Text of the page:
Oud West, Thuis Best
The tilework Oud-West, Thuis Best was specially designed as a piece of public art for a section of a particular wall in Amsterdam Oud-West, and was on display at its original location at the junction of Nicolaas Beetsstraat and Kinkerstraat from September 2007 until February 2008. The work was subsequently acquired by the Rijksmuseum and is now part of the Amsterdam Museum’s permanent exhibition. It is on display at the Schuttersgalerij (Shooter’s Gallery), and was one of the pieces included in the publication The History of the Netherlands in 100 Objects.
Oud-West, Thuis Best features a traditional depiction of William of Orange, flanked by Moroccan and Dutch martial artists from Amsterdam Oud-West who are themselves flanked by Dutch lions, against a background of the Amsterdam and Moroccan flag. The showstopper is a quote by Amsterdam’s mayor at the time, Job Cohen, censored to draw the eye, and translates as: “But they are our *** Moroccans!” The artwork was the result of Arno & Iris’s first collaboration as a working duo and is based on their personal experiences.
Arno Coenen: “The piece was realized in the stormy period right after the murders of Theo van Gogh and Pim Fortuyn. I happened to be living in Amsterdam at the time, on the Nicolaas Beetsstraat, right around the corner from the notorious El Tahweed mosque, and often worked out at the neighbourhood gym, Uchi Komi. In the middle of all the social upheaval, the anxiety and intolerance, I saw this struggling little gym as a beacon of light.
“During kickboxing workouts, I noticed that the atmosphere in the gym was remarkably friendly. Everyone got along, much more so than people in the world outside the gym. I saw the opposite of what was being proclaimed about the failure of multiculturalism and the reputation of immigrants, Moroccans in particular. I wanted to visualize the feeling of brotherhood that’s inherent in kickboxing, a sport that is generally perceived with enormous prejudice. Rather paradoxically, fighting makes us brothers.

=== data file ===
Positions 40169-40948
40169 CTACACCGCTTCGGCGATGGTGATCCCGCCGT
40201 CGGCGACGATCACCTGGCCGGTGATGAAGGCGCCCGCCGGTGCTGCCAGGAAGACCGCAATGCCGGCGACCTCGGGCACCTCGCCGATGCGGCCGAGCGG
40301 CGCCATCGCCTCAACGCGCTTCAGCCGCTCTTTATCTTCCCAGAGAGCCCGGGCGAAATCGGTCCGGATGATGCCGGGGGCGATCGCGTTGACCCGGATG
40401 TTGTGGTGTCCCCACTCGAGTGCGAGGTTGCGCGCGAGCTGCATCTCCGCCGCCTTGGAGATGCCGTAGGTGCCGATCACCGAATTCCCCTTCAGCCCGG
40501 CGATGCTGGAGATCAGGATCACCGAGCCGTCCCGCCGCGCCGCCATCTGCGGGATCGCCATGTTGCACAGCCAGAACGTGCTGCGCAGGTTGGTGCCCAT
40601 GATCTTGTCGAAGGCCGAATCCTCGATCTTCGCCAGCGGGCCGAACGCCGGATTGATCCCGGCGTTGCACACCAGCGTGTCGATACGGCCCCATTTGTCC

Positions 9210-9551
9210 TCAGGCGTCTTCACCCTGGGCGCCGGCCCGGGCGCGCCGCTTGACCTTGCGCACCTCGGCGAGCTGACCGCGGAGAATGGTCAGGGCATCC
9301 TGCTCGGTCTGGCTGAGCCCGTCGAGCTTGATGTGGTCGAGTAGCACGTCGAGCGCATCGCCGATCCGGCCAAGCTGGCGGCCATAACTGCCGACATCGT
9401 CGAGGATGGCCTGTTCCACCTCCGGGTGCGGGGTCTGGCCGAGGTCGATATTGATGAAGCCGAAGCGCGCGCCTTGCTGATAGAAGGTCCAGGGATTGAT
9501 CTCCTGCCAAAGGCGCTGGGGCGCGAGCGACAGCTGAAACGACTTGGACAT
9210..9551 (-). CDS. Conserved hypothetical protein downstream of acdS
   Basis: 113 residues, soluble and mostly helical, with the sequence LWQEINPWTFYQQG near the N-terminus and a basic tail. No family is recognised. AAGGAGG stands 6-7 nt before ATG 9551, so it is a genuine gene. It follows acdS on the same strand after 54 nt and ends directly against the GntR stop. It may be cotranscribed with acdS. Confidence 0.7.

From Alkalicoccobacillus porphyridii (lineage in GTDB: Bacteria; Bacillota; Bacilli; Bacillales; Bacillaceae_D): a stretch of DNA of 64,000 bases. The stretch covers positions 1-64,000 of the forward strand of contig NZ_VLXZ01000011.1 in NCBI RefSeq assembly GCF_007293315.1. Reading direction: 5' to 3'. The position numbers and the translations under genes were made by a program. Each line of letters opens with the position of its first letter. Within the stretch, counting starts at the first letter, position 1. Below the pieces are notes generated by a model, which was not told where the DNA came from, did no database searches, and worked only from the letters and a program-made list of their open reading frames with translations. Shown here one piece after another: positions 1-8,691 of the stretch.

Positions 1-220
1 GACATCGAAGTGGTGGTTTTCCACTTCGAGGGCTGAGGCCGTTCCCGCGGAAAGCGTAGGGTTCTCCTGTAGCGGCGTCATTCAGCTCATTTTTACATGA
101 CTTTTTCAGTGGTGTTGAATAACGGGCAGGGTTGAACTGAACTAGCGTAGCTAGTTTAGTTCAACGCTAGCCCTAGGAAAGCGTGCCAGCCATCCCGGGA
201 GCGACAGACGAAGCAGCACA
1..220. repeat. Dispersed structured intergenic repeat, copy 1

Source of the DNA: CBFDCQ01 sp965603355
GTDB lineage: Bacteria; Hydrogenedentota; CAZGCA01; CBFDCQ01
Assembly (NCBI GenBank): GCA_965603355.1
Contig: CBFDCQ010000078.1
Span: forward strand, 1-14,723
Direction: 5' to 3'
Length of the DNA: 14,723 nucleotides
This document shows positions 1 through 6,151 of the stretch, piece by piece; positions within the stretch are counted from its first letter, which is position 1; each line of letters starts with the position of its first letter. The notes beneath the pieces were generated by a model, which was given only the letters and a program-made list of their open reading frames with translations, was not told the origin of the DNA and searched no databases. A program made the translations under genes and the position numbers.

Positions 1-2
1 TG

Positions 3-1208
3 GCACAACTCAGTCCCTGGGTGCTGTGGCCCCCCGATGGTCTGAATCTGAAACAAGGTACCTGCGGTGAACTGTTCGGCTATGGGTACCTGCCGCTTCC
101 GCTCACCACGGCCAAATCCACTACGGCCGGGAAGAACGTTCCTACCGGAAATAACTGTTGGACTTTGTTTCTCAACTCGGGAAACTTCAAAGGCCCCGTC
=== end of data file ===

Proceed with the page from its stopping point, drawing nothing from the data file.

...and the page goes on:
“That my point of view was not commonly shared became immediately apparent when we tried to arrange a location for the artwork. The combination of Moroccans and kickboxing alone was enough to end most conversations. The Hema department store, for instance, worried about the negative publicity this was certain to attract, refused to let us use one of their walls.
“At the heart of the work is the now historic quote by then mayor Job Cohen. We tried contacting him, but the mayor’s office didn’t want to be associated with the artwork either, so we replaced the mayor’s head with a cut-out portrait of our nation’s founding father.”